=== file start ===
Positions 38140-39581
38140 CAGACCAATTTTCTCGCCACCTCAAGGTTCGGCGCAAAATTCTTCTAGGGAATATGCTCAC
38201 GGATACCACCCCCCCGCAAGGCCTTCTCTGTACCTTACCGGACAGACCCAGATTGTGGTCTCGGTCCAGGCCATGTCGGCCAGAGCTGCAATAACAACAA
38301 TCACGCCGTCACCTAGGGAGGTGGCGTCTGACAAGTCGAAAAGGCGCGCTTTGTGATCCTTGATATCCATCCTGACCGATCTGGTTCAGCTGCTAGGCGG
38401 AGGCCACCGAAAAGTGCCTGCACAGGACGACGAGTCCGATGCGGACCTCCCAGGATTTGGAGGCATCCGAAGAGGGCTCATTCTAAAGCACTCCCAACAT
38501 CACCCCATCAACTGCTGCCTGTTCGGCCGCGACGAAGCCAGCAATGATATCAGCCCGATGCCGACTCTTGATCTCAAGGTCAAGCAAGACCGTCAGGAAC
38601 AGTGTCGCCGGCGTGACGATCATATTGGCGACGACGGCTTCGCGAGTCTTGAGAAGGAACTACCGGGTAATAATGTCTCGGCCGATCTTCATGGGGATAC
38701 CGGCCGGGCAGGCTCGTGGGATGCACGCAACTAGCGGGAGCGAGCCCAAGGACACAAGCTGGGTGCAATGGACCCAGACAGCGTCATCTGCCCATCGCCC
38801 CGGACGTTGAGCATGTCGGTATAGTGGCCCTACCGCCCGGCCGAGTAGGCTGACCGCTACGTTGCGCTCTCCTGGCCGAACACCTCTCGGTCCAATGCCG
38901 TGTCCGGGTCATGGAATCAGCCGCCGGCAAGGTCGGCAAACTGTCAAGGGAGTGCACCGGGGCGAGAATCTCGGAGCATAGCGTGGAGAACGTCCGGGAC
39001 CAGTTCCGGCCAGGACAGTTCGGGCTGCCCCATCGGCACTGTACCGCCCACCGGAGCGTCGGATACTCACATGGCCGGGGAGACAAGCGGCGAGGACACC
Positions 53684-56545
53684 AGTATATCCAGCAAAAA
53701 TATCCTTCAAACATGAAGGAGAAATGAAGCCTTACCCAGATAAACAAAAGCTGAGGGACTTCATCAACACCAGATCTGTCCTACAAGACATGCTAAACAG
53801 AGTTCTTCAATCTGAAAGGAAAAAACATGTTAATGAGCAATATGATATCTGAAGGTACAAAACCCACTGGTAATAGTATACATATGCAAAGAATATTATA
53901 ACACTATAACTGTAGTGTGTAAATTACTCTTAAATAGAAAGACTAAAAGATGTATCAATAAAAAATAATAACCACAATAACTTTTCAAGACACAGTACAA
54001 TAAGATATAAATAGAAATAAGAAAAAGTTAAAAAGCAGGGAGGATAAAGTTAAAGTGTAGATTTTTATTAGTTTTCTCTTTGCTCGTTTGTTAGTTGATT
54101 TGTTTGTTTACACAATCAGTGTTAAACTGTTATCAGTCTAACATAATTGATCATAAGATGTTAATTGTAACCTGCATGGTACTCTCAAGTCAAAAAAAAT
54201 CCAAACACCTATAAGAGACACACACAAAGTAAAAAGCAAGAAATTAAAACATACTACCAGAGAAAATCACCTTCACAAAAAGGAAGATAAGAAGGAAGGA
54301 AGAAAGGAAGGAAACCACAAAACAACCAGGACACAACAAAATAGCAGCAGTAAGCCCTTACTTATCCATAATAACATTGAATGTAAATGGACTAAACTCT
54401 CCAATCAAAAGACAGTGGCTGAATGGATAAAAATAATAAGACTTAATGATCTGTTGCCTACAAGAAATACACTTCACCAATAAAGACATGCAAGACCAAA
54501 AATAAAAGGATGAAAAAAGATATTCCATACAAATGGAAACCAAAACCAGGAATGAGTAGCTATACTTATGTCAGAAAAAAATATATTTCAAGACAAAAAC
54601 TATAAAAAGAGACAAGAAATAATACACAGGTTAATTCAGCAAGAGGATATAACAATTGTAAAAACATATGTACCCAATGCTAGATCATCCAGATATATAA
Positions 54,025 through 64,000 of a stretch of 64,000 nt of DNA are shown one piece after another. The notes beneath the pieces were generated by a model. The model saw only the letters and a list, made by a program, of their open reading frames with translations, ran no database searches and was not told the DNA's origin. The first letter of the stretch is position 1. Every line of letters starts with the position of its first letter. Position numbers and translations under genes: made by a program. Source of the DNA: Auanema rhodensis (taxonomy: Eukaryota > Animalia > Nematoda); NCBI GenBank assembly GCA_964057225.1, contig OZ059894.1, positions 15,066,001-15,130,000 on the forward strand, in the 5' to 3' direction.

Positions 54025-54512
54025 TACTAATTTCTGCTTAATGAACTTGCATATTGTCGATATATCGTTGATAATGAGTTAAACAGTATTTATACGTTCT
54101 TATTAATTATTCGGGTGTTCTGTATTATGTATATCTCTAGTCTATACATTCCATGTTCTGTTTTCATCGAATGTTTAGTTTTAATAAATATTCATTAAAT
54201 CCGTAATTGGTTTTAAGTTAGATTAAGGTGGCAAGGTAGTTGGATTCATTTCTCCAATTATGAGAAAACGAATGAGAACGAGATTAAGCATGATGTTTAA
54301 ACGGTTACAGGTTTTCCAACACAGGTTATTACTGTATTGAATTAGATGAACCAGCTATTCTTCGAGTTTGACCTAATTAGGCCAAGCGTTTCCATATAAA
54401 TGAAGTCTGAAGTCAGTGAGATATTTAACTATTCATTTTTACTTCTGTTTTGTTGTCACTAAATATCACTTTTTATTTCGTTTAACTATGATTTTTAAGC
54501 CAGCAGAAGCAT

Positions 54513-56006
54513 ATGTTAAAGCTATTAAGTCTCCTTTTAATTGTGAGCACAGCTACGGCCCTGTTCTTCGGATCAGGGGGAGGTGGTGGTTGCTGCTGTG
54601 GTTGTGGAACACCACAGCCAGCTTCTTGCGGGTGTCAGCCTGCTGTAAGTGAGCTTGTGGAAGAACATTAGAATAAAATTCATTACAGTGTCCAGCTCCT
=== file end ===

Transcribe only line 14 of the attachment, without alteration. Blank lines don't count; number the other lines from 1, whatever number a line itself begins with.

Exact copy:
53701 TATCCTTCAAACATGAAGGAGAAATGAAGCCTTACCCAGATAAACAAAAGCTGAGGGACTTCATCAACACCAGATCTGTCCTACAAGACATGCTAAACAG